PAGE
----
Wednesday, 14 July 2010
Minding My Language
Last week marked the second anniversary of my arrival in Ireland. Somehow in the past two years I’ve avoided both being turfed out of the country by officialdom and chased into the Irish Sea by an angry mob. Long may that continue.
Like most Londoners I always had that snooty assumption that everyone else had an accent, not me. I was soon disavowed of that of course and two years on it’s clear that my time in Ireland has had a tangible effect on my speech. My nasal cockney whine has been diluted, nay, improved by a number of words and phrases that I’ve absorbed without even realising. Things that, when I do visit London again, will have everyone from friends to bar staff looking at me askance.
The top ten things I'd never said before two years ago are:
1) Using the phrase ‘at this stage’ when I mean ‘now’.
2) Referring to more than one person collectively as ‘lads’ no matter what their gender make-up may be.
3) Saying ‘sorry’ instead of ‘excuse me’ when trying to attract the attention of a stranger.
4) Saying ‘how’re ya’ or ‘howzigoin’’ when in the past I’d have just said ‘hello’. I’ve also been known to ask ‘whats’s the story?’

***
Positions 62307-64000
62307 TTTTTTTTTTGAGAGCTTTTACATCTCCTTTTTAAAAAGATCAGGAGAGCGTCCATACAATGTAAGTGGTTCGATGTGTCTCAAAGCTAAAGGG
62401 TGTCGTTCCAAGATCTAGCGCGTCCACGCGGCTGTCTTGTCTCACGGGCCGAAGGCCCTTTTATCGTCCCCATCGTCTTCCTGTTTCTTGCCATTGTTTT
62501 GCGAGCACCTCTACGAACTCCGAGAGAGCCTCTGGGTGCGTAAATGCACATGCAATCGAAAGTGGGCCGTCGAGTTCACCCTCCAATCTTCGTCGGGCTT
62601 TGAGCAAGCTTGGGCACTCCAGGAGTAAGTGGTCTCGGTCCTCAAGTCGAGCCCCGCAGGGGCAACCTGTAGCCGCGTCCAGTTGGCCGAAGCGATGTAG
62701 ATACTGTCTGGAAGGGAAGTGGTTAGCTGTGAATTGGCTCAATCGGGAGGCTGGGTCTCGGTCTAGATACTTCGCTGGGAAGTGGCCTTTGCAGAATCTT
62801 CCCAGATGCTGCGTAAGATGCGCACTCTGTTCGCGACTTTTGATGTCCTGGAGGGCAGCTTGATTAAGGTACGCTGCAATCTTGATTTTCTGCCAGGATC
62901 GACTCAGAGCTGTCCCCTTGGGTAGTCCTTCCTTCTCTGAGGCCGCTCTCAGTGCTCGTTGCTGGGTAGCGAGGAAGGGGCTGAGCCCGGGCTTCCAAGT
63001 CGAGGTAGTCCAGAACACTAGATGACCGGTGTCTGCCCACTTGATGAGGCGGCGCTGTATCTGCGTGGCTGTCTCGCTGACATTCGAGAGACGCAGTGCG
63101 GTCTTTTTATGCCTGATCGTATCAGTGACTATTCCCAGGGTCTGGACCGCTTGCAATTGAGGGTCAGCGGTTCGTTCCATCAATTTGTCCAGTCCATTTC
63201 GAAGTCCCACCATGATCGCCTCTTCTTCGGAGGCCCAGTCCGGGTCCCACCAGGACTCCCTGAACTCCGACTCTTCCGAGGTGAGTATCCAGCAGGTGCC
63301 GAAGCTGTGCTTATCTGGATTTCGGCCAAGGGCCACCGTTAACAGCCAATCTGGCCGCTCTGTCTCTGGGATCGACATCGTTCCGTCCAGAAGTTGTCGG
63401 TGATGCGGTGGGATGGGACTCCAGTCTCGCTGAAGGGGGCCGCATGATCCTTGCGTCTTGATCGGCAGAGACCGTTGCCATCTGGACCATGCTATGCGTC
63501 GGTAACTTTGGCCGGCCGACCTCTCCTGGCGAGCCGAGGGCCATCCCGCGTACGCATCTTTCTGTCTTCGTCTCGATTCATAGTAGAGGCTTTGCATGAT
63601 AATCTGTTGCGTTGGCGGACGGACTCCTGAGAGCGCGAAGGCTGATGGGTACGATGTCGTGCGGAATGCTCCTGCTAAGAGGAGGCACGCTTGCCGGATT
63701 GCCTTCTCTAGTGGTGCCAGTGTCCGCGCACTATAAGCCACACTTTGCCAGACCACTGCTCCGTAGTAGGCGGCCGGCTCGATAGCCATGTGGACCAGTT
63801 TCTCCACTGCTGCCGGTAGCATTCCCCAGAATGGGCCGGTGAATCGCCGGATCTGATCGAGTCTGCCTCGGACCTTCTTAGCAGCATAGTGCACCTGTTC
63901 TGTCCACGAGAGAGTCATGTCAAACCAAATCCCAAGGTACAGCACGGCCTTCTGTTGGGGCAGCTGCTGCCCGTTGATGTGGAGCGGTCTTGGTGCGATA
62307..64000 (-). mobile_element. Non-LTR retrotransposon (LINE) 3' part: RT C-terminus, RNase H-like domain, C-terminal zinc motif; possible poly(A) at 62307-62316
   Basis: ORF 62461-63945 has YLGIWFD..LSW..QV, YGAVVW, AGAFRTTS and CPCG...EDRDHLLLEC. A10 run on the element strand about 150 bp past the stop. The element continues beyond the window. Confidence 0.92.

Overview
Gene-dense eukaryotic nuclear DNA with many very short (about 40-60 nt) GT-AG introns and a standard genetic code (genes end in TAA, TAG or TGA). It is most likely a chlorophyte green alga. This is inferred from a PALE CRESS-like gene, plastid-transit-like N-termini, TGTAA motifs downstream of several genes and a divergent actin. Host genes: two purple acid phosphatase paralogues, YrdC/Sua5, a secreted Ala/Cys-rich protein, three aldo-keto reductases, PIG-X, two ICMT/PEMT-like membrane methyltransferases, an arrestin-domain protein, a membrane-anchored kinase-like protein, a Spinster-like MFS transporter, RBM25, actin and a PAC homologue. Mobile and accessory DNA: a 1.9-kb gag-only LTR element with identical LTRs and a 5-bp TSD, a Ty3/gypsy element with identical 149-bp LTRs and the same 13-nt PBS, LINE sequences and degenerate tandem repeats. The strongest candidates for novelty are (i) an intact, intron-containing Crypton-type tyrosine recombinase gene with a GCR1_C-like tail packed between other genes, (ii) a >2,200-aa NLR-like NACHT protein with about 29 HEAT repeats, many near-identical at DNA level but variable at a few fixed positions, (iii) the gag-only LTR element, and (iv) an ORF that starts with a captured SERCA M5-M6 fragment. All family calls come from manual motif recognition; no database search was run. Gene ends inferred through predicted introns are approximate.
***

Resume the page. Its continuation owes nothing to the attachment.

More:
5) Using the word ‘grand’ instead of ‘good’. I’ve surprised even myself by occasionally using the phrase ‘powerful stuff’ in the same context.
6) The word ‘after’ is inserting itself into an increasing number of sentences, such as, “I’m after heading into town”.
7) Using ‘will ya stop’ instead ‘my goodness’, ‘golly’ or any other instance of affirming assent or expressing surprise.
8) Where once I’d have said, ‘great!’ or ‘brilliant!’ I now hear myself saying, ‘mighty!’
9) When people ask how I am, I reply ‘oh, happy out’ or ‘there’s not a bother on me’, when before I’d have just said, ‘fine, thanks’.
10) I knew I’d really arrived when I mentioned my mother in a recent conversation. For the best part of four decades I’ve referred to her as ‘my mum’. Suddenly she became ‘the mammy’. Sheesh.
There’s no way back from this, is there? Even if I watched every episode of The Bill back-to-back and dined on nothing but whelks and jellied eels for a month my speech would betray the fact that I am no longer a Londoner. I still sound a bit like one, but now my accent and phraseology seems to lie somewhere between Dublin and London. At the moment I've identified it as a point a few miles south and east of the Isle of Man, but it's slowly encroaching further west with each passing year.
Cor blimey. An' no mistake.